KUALA LUMPUR • Two Indonesians were kidnapped from fishing vessels in waters off Sabah in two separate incidents on Saturday, according to Indonesia's Foreign Minister. It is the latest in a string of abductions in the region.
The Malaysian media reported early yesterday that the two boat captains were kidnapped around midday by armed men in speedboats. It was unclear if the armed men were criminals or belonged to militant groups operating in the area.
Islamist group Abu Sayyaf, based in southern Philippines, has carried out kidnappings in the region, beheading some hostages and extorting millions of dollars in ransoms.
"The incident happened on Saturday off Sandakan," said Malaysia's Eastern Sabah Security Command head Wan Abdul Bari Abdul Khalid. "A group of five armed men abducted two fishing boat captains in separate raids on the high seas."
The gunmen also stole the crew's cellphones and the GPS on the boats.
Indonesian Foreign Minister Retno Marsudi sent messages to her counterparts in Malaysia and the Philippines to convey her concerns and to request their attention to the matter, she told Reuters yesterday via text message. She did not provide further details.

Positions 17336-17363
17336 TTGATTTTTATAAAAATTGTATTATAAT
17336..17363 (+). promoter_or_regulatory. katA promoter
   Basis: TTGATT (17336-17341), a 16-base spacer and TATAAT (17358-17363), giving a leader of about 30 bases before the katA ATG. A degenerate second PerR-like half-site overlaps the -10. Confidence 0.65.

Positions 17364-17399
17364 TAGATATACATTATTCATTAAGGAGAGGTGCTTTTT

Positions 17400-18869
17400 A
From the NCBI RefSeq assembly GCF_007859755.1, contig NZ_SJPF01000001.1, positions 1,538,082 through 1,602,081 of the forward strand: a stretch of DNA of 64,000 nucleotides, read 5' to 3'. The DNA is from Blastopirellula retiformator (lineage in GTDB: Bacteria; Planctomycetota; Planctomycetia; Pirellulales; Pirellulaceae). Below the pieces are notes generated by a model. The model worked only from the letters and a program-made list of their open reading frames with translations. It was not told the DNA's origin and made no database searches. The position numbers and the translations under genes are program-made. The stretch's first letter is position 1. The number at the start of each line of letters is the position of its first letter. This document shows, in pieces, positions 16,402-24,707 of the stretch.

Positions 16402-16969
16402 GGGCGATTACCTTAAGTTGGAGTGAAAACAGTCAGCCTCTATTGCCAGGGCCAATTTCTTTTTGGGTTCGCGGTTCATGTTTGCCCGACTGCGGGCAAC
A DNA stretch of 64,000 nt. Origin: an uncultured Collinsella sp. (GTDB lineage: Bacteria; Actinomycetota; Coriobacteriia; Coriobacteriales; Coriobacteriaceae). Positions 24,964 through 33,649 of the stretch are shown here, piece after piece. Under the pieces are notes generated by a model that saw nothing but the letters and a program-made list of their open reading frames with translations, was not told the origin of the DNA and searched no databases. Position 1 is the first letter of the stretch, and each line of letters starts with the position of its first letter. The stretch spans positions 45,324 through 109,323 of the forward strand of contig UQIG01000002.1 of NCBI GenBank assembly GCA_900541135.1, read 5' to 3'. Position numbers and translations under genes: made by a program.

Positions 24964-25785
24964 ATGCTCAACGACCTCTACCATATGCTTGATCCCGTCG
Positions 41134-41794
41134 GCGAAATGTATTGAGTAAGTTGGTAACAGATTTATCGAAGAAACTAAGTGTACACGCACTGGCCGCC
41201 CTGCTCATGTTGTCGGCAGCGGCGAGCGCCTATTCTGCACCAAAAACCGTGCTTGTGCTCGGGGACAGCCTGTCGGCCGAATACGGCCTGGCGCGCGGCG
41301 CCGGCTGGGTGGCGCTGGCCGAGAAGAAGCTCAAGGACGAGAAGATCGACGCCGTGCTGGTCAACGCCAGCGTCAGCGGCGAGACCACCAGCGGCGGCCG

The Indonesian consulates in Kota Kinabalu and Tawau, Malaysia, are working with the Malaysian authorities, the owners of the vessels and other crew members to gather further information on the incident, said Mr Lalu Muhamad Iqbal, Indonesian citizen protection director at the Indonesian Foreign Ministry, in a written statement.
There are around 6,000 Indonesians working on Malaysian fishing vessels in that area, he said. "The Indonesian government has also recommended for Indonesian crew members in Sabah to not go out to sea until the safety situation is seen as conducive."
The region around Indonesia's borders with Malaysia and the Philippines, a major sea lane and fishing area, has seen a spate of kidnappings by gunmen and Islamist militants in recent months. Philippine President Rodrigo Duterte is expected to discuss possible joint security operations with Malaysian Prime Minister Najib Razak on Thursday, in a bid to stop the kidnappings along the two countries' sea border.
Abu Sayyaf is a loose network of militants formed in the southern Philippines in the 1990s with seed money from Osama bin Laden's Al-Qaeda network.
Military sources said Abu Sayyaf is holding a Dutch hostage, five Malaysians, two Indonesians and four Filipinos in its jungle stronghold. It beheaded two Canadian hostages this year, after failing to collect a ransom. There was an unconfirmed report yesterday that a German national had just been abducted.
AGENCE FRANCE-PRESSE, REUTERS